Studying with ADHD
Coaching Students with Executive Skills Deficits. "Dawson and Guare are to be congratulated for writing such a readable yet scientifically rigorous manual that will be invaluable to teachers, counselors, and school psychologists who work with students with executive skills deficits.
The book is illustrated with fascinating case examples that will be all too familiar to teachers who have struggled to find ways of helping students to reach their potential. It provides constructive, step-by-step guidance on what it means to have an executive skills deficit and how to implement an effective coaching program. " - Peter Farrell, University of Manchester, UK "This is a unique and marvelous book that presents a useful coaching model for students with executive skills deficits, including those who have ADHD. It is the most informative, practical guide available on the topic. Succeeding in College with Attention Deficit Disorders. To be honest I never actually managed to read this book from cover to cover.
However, I have found the book to be useful and regularly refer to it when I have questions. The first few chapters of the book, reads like someone's thesis research and may not be all that interesting if you're just looking for useful tips and strategies. However, further into the book one can find some very useful information. For example Chapter 9 looks at the implications of being a post-secondary student with ADD. Learning outside the Lines: Amazon.co.uk: Jonathan Mooney. Jon and David's book is targeted for college students with learning disabilities and/or ADHD.
However, the study tips and pointers would be useful for ANY high school student, college student and for most graduate students. The book begins with the personal stories of the two authors - both kids with a lot of problems who went on to transfer to Brown University and succeed despite all odds. Jon had severe dyslexia and didn't even learn to read until he was 12 years old. He tells the story of poignant struggles in grade school and high school that left his self-confidence in shambles. David tells a harrowing story of school and self-control difficulties that led to heavy drug use and dropping out of high school when he was 15. ADD and the College Student: A Guide for High School and College Students with Attention Deficit Disorder: Amazon.co.uk: Patricia O. Quinn. Survival Guide for College Students with ADHD or LD: Amazon.co.uk: Kathleen G. Nadeau.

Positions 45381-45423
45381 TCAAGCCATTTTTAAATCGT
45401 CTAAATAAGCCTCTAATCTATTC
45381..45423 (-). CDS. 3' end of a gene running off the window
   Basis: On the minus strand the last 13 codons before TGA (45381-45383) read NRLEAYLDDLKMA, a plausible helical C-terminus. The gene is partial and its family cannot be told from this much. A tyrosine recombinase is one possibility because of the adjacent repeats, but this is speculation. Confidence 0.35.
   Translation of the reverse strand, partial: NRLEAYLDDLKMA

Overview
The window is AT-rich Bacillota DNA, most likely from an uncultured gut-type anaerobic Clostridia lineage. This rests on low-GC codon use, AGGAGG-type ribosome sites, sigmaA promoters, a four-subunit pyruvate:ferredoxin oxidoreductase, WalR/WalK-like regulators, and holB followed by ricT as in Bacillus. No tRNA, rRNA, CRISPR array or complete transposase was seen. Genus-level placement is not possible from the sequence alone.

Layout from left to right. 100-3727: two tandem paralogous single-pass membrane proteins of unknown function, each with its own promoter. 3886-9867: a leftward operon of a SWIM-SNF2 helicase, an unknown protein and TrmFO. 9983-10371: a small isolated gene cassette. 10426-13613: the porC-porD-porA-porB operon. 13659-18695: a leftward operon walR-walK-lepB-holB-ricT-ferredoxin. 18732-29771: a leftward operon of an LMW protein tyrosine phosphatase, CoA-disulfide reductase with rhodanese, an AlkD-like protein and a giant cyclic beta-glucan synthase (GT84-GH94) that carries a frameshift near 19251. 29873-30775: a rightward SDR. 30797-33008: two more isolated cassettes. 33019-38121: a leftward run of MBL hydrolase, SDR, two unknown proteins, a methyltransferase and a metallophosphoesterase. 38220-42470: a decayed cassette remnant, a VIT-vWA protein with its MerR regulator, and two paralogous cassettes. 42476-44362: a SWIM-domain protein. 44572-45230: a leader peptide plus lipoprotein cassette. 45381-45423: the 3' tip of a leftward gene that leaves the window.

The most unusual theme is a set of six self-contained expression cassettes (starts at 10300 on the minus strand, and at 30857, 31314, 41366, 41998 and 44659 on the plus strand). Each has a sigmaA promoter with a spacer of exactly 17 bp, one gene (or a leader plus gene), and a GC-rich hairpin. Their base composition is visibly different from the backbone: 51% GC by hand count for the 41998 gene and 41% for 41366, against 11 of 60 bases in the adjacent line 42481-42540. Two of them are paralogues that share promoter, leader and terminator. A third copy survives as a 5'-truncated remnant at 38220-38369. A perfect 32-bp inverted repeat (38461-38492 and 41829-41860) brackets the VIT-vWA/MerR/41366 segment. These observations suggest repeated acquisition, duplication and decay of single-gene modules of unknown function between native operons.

Coaching College Students with AD/HD: Issues and Answers. The book is written by a pediatrician (Quinn), a coach (Ratey) and a PhD (Maitland).
The book is filled with very practical explanations and coaching suggestions and would deserve a raving 4 stars if it weren't for Chapter 6 (Social Skills) and it would deserve even 5 stars if it wouldn't constantly invite the coach to teach the person with ADHD to rely on others and their help. Let's see why I gave it 3 stars. College Confidence with ADD: The Ultimate Success Manual. It's rare that a book comes along that touches your heart while helping you relate to specific problems.
College Confidence with ADD is one such book. Written from the heart, Michael Sandler doesn't preach, but instead shares with you the hurdles involved in succeeding with ADHD, or any learning disability for that matter, how he personally overcame his challenges, and ways you too can succeed. It's really two books in one...the first, a personal account of overcoming challenges, succeeding with a 'disability', and as Michael puts it, and shares through his own story, turning 'challenges into opportunities'. It's a beautiful book written from the heart sharing his touching stories. The second book is a how-to guide on overcoming almost every challenge imaginable, and succeeding in school or in life today. Making the Grade with ADD: A Student's Guide to Succeeding in College with Attention Deficit Disorder: Amazon.co.uk: Stephanie Sarkis. Making it through three or four years of undergraduate study is a challenge.
It's even more so for people with attention deficit disorder, or ADD. Keeping track of schedules and deadlines, concentrating on lessons, and completing tasks are all hard-learned skills for people with this condition.